|A higher level classification of all living organisms|Ruggiero, M.A.; Gordon, D.P.; Orrell, T.M.; Bailly, N.; Bourgoin, T.; Brusca, R.C.; Cavalier-Smith, T.; Guiry, M.D.; Kirk, P.M. (2015). A higher level classification of all living organisms. PLoS One 10(4): e0119248. http://hdl.handle.net/10.1371/journal.pone.0119248
In: PLoS One. Public Library of Science: San Francisco. ISSN 1932-6203; e-ISSN 1932-6203, meer
Is gerelateerd aan: Ruggiero, M.A.; Gordon, D.P.; Orrell, T.M.; Bailly, N.; Bourgoin, T.; Brusca, R.C.; Cavalier-Smith, T.; Guiry, M.D.; Kirk, P.M.
(2015). Correction: A higher level classification of all living organisms. PLoS One 10(6)
: e0130114. https://hdl.handle.net/10.1371/journal.pone.0130114
Taxa > Species
|Auteurs|| || Top |
- Ruggiero, M.A.
- Gordon, D.P.
- Orrell, T.M.
- Bailly, N.
- Bourgoin, T.
- Brusca, R.C.
- Cavalier-Smith, T.
- Guiry, M.D.
- Kirk, P.M.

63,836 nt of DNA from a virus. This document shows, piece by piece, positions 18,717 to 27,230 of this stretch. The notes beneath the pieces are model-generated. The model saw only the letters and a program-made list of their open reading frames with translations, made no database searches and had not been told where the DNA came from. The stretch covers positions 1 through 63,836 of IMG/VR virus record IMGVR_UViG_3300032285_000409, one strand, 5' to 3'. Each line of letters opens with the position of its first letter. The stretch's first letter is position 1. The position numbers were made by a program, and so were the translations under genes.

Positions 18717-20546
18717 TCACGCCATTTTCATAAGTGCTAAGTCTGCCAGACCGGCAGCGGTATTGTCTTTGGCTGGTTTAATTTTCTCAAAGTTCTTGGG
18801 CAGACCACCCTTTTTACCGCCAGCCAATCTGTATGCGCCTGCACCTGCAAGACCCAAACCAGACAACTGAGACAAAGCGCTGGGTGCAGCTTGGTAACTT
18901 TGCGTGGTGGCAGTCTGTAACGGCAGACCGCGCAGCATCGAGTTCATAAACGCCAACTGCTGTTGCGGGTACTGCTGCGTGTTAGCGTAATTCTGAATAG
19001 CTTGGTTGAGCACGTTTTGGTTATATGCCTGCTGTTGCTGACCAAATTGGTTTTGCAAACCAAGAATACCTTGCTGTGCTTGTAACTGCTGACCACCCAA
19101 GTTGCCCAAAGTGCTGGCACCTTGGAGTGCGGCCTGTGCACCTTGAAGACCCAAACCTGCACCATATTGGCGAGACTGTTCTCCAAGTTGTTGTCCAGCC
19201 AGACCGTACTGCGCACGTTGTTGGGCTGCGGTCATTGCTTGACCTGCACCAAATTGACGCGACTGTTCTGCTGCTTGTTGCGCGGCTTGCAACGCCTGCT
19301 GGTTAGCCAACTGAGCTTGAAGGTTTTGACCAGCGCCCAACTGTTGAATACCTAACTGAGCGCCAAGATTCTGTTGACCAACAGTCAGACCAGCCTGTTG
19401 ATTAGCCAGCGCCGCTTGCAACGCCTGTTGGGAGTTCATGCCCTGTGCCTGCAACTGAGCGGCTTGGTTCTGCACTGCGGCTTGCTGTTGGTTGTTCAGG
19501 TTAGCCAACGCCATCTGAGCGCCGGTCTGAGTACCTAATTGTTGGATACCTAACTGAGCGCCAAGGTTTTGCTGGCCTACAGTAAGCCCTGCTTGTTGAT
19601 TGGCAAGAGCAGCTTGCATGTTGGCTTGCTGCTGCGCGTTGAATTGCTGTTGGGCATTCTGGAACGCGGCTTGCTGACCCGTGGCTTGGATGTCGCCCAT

We present a consensus classification of life to embrace the more than 1.6 million species already provided by more than 3,000 taxonomists’ expert opinions in a unified and coherent, hierarchically ranked system known as the Catalogue of Life (CoL). The intent of this collaborative effort is to provide a hierarchical classification serving not only the needs of the CoL’s database providers but also the diverse public-domain user community, most of whom are familiar with the Linnaean conceptual system of ordering taxon relationships. This classification is neither phylogenetic nor evolutionary but instead represents a consensus view that accommodates taxonomic choices and practical compromises among diverse expert opinions, public usages, and conflicting evidence about the boundaries between taxa and the ranks of major taxa, including kingdoms. Certain key issues, some not fully resolved, are addressed in particular. Beyond its immediate use as a management tool for the CoL and ITIS (Integrated Taxonomic Information System), it is immediately valuable as a reference for taxonomic and biodiversity research, as a tool for societal communication, and as a classificatory “backbone” for biodiversity databases, museum collections, libraries, and textbooks. Such a modern comprehensive hierarchy has not previously existed at this level of specificity.